Multiple Employer Plans (MEPs) are retirement plans defined by IRS code. These plans, which would be allowed under the new ruling, let unaffiliated employers join a 401(k) plan sponsored by a third party or MEP. Even businesses with only a single employee would be eligible to participate. The IRS would designate MEPs as specialized employer defined-contribution retirement plans. Employers from member businesses will make pre-tax deductions from wages for deposit into a 401(k) plan through the MEP. As with all 401(k) plans, employers have the option of matching employee contributions and there are tax benefits in doing so. Every dollar a business contributes to an employee’s 401(k) plan is tax deductible. For businesses and even sole proprietorships, the tax benefit can be significant.
Many small businesses use PEOs, or professional employer organizations. A PEO can take on some of the administrative tasks small to medium-sized businesses can’t or don’t want to manage. For a fee, PEOs manage administrative functions by hiring the businesses’ employees, then “leasing” them back to the company. However, there are drawbacks to using workers who are not employed by your company; in the end, they are not your employees, it can be difficult to create an office culture, and it might not be cost-efficient in the long-term. Check out more info on PEOs. The new 401(k) legislation would allow PEOs to offer retirement plans.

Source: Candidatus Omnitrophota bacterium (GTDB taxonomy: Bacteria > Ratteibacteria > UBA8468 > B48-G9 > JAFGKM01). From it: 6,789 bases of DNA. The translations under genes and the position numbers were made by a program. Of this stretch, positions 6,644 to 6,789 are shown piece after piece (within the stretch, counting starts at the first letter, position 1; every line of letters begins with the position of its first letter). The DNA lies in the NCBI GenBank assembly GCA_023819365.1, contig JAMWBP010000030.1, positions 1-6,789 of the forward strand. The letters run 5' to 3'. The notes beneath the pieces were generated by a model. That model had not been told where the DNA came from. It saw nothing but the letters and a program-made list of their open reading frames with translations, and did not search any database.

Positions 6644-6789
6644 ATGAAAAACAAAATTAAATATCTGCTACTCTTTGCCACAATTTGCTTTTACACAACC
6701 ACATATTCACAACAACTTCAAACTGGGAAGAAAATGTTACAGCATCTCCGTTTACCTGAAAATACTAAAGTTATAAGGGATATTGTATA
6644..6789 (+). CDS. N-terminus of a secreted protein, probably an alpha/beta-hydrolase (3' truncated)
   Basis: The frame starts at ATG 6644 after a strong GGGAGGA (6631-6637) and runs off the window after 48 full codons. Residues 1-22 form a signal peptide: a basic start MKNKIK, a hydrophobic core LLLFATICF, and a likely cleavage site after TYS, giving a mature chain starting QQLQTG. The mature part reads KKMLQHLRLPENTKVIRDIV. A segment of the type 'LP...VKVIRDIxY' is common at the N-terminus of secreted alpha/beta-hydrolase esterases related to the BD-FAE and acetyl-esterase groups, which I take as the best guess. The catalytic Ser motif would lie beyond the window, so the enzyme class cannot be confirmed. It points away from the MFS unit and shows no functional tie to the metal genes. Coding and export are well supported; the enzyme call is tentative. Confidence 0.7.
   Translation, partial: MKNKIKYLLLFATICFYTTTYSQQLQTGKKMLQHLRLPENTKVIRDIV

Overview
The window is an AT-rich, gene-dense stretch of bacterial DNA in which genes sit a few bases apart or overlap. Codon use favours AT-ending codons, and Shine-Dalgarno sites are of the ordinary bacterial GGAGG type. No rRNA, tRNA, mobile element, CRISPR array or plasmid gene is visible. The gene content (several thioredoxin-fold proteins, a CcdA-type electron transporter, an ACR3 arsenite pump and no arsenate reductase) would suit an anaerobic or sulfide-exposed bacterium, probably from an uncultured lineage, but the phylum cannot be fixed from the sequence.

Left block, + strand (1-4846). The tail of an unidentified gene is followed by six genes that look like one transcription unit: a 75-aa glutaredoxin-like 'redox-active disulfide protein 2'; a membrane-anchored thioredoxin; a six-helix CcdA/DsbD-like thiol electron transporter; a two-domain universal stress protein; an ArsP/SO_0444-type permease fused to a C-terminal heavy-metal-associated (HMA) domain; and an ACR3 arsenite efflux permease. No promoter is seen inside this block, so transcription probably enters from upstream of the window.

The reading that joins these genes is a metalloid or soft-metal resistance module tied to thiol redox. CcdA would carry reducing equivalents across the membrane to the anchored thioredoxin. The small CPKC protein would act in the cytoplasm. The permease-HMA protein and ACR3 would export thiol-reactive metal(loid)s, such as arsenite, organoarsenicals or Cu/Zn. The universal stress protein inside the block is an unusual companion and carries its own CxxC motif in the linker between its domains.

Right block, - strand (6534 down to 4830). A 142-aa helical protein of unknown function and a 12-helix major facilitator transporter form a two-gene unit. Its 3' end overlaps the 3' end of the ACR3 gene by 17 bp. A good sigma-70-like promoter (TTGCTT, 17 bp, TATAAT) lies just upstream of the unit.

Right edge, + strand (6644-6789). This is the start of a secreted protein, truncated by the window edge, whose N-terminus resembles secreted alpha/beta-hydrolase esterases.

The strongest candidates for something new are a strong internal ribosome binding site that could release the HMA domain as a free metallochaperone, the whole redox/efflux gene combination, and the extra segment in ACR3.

The proposed ruling would expand the ability of PEOs to sponsor an MEP if they meet certain requirements. To be considered “bona fide” the PEO will need to have substantial control of the activities and functions of the MEP, assume responsibility as plan sponsor, and be the named fiduciary and plan administrator. All these are defined and administered by ERISA law.
MEPs versus PEOs for retirement plans
While a PEO can offer other benefits to SMBs, the proposed rule for MEPs will structure them for the sole purpose of offering retirement account options for associations and trade groups. This means they wouldn’t offer any other benefits.
Competitive Access for SMBs
In 2016, 85% of workers at companies with more than 100 employees had access to retirement savings plans: for businesses with less than 100 staffers, only 53% were offered access. In that same year, over 30% of Americans worked for a company with less than 100 employees. The rule change could level the playing field for SMBs when it comes to competing with their larger counterparts. It also promises to help workers plan for their financial future post-career.